Monday, December 19, 2016

DIY: How To Make a Chair Cover / Slip Cover Tutorial


Making chair covers/ slip covers  became popular in a recent year. It's an easy and relatively inexpensive way of changing decor. And it's not time consuming - it would probably take you about an hour to make one cover and cost $10 (one yard of fabric).  There are different ways to make slip cover, this one is pretty basic.

I would like to start my first tutorial with a little introduction. Like many of us, I dreamed of my own sewing studio. So this fall I started a big project of turning small room is our house into my studio (our daughter calls this room - attic...well, because it leads to an attic). My space needed chairs. And since I couldn't find exactly what I needed (on a budget), I've purchased basic dining room chairs and made covers for them. So let's begin.


1. You are going to need one yard of fabric, I suggest investing in a good upholstery fabric.

2. Adding a cushion is optional. I suggest securing
cushion with ties:

3. Start with the backrest. Fold fabric over the backrest. On a wrong side of the fabric, pin backrest and back of the backrest together (it should be snug, but not to tight for you to take slip cover on and off).
On a back of the backrest measure a desired length (on a picture you can see it's kind of just hangs low, I did cut it shorter in a process), on a front - it should touch the seat but don't forget about seam allowance. Make seams on both sides. Iron.

4.  Have you ever made totes or bags? To make a beautiful corner on a top of the backrest, I did a simple "bottom of the bag"-like corner:

 Inside looking like this:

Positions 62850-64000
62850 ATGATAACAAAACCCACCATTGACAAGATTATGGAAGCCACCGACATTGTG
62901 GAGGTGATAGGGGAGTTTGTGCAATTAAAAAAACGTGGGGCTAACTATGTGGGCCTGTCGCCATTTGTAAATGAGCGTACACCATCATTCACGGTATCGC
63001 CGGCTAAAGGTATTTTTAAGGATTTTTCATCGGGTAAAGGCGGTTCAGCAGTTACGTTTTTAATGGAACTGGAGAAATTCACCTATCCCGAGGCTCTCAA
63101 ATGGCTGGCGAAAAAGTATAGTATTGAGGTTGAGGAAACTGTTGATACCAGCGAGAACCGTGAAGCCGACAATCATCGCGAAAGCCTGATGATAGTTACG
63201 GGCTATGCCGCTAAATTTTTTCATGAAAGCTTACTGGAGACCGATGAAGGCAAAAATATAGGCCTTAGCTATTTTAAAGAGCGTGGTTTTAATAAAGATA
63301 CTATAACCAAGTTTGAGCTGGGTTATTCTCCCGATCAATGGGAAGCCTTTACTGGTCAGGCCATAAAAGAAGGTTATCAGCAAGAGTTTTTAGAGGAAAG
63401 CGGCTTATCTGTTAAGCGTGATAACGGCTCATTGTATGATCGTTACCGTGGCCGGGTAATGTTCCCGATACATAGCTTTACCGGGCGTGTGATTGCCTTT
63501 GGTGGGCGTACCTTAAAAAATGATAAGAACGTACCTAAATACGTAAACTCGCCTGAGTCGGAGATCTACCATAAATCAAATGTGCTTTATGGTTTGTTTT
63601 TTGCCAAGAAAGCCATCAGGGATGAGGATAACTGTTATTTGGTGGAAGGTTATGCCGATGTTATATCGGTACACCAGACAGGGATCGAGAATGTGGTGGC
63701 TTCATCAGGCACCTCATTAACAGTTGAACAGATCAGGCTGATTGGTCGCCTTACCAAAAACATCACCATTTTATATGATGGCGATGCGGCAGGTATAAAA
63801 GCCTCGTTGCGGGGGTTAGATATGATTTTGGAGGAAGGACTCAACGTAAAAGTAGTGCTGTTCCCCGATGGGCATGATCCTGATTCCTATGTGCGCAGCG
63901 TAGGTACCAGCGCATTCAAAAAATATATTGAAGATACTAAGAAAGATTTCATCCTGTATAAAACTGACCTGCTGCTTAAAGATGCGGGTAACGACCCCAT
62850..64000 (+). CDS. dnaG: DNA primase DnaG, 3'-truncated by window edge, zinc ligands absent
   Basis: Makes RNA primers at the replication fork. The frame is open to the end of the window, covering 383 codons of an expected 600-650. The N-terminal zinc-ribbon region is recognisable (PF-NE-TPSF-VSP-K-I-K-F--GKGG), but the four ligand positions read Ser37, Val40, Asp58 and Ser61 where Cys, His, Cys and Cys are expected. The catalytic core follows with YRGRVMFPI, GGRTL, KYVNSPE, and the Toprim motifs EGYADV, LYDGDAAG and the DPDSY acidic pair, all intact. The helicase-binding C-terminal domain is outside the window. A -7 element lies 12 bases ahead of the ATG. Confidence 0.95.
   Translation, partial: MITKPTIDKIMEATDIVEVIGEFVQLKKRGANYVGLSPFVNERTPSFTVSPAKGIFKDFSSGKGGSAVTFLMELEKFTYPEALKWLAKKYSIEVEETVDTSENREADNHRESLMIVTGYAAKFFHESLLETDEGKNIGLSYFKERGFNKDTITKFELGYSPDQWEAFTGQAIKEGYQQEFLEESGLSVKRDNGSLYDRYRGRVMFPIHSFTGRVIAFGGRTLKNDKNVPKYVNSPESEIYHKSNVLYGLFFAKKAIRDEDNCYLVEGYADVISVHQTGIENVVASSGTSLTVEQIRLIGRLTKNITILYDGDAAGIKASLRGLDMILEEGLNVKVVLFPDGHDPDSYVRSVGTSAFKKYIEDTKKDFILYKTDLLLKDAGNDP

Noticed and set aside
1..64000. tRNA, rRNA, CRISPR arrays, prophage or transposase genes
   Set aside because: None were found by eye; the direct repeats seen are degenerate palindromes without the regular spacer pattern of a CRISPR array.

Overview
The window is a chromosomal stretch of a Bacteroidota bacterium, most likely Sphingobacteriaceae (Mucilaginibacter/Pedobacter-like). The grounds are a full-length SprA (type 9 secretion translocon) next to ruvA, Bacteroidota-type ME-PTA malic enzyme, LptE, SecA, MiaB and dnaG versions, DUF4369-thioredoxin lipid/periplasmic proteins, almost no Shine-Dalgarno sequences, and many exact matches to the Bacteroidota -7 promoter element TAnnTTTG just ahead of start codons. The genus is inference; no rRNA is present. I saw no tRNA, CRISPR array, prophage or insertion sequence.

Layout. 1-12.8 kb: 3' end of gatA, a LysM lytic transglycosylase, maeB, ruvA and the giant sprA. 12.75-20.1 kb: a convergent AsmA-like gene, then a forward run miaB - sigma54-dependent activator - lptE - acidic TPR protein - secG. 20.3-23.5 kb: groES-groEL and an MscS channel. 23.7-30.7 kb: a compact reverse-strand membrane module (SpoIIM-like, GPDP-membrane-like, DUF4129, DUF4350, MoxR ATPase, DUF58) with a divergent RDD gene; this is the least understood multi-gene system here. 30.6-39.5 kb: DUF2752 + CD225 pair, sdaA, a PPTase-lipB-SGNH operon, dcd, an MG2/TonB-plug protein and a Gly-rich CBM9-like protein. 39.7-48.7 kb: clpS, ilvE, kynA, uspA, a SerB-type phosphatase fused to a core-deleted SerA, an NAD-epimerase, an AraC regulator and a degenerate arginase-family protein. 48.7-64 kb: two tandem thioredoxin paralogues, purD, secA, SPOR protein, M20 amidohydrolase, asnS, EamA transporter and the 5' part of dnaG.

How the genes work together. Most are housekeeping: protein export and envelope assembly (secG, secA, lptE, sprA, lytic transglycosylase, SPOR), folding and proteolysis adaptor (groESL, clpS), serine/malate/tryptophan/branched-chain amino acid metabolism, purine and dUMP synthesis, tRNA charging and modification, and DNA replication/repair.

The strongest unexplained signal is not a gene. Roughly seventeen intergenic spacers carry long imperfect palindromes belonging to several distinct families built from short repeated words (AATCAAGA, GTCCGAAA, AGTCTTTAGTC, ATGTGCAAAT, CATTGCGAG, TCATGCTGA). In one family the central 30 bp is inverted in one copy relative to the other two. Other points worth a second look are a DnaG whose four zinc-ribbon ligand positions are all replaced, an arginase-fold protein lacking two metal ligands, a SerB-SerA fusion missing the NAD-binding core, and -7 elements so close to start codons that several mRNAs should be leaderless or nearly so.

Outside looking like this:

5. Next - seat. Again, working with the wrong side of the fabric, pin a piece to form a seat. Don't forget seam allowance. Attach it to the back. Iron. ( I would like to stress the importance of ironing every seam as you go, one of my golden rules when I sew):

6. I consider this the most important and hardest part: attaching the piece that would go around the legs - the "skirt". Working on a wrong side of the fabric, pin "skirt" from one side of the backrest (remember, we left backrest length untouched) to another and all around the seat. Looking like this: 

7. Last step I consider the easiest: hem "skirt" and back. Double fold fabric all the way around and sew. If  "skirt" doesn't "hug" chair legs as snug as you would want, I suggest inserting elastic into the hem but very loosely, giving it just little stretch.

I hope my tutorial helped you in your project. I absolutely love my new chair, and made a second slip cover in a different fabric. 

My studio is still under construction...

Please, don't hesitate to ask any questions. 


  1. Fantastic covers, exactly what I need. Thanks for the inspiration.

    1. You're welcome! Happy to share, honored to be an inspiration!

  2. Thank you for tutorial:) Best wishes:)

  3. Thank you ! This is going to be my weekend project :)

  4. I just did this and it turned out so much better than I thought it would! I was planning on winging it so your walkthrough saved me a lot of trial and error :) Thanks!

  5. Beautiful! How do i make the bottom of the bag corner?

  6. I have used your pattern many times and am going to again today. Clear directions, great photos...and not too intimidating for a novice. Thank you��

  7. Hi
    Great article. Where can i get the grey and white material you used in your after picture?

  8. Just recently started pinning plans for redecorating my dining/living space. I debated purchasing modern, wipable chairs in white to brighten our space, but thought I'd look up chair covers to see if I could gain the confidence to save some money instead.

    So. Hyped. To. Open. Your. Tutorial. First!

    Thank you! Mine might not turn out as neatly as yours, but I love the neat corner technique and the length of the skirt.

    Now, to put together all the materials, paint, and.... Have my sewing machine cleaned and tuned up.... It's been a while! But this should be fun!

    Thank you!!!!!